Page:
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LGBT

Carrie Lam has enough on her plate, spare her the same-sex marriage rows

  • I am afraid that if same-sex marriage is legalised in Hong Kong, it will not go down well, as this is still very much an Asian society
  • Even if children are adopted, they still deserve a mother and father
PUBLISHED : Wednesday, 12 December, 2018, 5:00pm
UPDATED : Wednesday, 12 December, 2018, 5:00pm

I refer to the letter from Peter Lok, “When it comes to same-sex marriage, equality does not have to mean the same rights” (December 10). Why is same-sex marriage a “no-go” area in Hong Kong? There has been much discussion recently regarding same-sex marriage, whether it should be legalised and whether LGBT couples should have equal rights to heterosexual couples.

I am afraid that if same-sex marriage is legalised in Hong Kong, it will not go down well, as this is still very much an Asian society, where most of us are educated since we are young that traditionally marriage is a union between a man and a woman, to the exclusion of all else. The idea of same-sex marriage would certainly not be well-received by most of our parents, who are still very conservative by nature.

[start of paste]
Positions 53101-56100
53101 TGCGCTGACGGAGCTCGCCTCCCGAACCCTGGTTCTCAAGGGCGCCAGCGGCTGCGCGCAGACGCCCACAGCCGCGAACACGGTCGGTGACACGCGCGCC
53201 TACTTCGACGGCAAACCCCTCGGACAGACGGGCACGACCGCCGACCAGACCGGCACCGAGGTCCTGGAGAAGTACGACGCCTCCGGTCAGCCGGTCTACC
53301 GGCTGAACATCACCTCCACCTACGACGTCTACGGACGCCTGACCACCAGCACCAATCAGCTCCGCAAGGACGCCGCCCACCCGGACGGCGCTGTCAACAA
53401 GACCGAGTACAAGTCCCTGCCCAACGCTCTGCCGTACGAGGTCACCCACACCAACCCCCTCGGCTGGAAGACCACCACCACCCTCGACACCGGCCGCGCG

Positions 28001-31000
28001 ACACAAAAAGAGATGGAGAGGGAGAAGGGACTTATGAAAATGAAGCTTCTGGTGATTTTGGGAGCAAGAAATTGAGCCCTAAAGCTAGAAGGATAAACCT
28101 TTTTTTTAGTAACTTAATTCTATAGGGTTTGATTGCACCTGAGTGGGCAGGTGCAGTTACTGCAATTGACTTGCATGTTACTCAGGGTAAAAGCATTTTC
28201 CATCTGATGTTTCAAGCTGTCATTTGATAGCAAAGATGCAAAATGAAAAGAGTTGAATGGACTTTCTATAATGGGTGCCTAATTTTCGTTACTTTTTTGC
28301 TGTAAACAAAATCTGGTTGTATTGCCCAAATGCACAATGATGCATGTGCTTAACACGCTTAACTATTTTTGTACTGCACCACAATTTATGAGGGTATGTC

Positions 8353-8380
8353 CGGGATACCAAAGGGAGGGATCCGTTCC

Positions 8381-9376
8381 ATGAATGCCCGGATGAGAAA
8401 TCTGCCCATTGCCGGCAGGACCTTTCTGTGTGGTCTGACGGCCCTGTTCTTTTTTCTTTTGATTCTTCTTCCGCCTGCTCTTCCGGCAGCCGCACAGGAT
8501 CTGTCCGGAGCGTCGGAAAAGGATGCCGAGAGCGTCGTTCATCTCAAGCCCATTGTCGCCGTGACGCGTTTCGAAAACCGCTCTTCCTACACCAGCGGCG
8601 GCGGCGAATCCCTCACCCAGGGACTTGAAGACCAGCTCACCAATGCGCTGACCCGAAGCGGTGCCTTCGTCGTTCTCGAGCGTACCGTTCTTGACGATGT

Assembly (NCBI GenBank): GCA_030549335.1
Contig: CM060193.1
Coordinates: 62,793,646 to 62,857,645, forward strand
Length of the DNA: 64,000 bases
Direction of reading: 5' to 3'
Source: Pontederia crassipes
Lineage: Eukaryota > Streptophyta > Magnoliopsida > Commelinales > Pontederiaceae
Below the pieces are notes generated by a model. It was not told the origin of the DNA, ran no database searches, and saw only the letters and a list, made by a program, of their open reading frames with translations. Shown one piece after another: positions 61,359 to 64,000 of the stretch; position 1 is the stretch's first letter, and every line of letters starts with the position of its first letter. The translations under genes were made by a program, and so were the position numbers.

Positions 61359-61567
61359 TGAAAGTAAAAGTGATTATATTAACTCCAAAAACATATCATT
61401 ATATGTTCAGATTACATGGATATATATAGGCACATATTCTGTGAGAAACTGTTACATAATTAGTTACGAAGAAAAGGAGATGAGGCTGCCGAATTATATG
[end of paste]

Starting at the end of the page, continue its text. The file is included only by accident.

I was in the United Kingdom for the decade of 1999 to 2009, and had often seen parents going on to talk show programmes to disown their children when they learned that they were homosexual, as they just could not accept the idea and could not face their other family members.

True leaders fight prejudice for social progress. So why not in Hong Kong?

In fact, most of us are born heterosexual; and only when we go to school, especially in Western countries, are we educated about homosexuality and transsexuality. Fine, it is not a problem if a child has two loving and caring mums or dads, but many parents fear that the idea of families outside the “one mother and one father” ideal creates confusion and instability in the lives of young people.

In my view, even if children are adopted, they still deserve a mother and father. Otherwise, we are just depriving them of their basic rights.

Our chief executive is already facing tough challenges during her current term, and we certainly do not need to add this topic to her headaches.

Eunice Li, Shanghai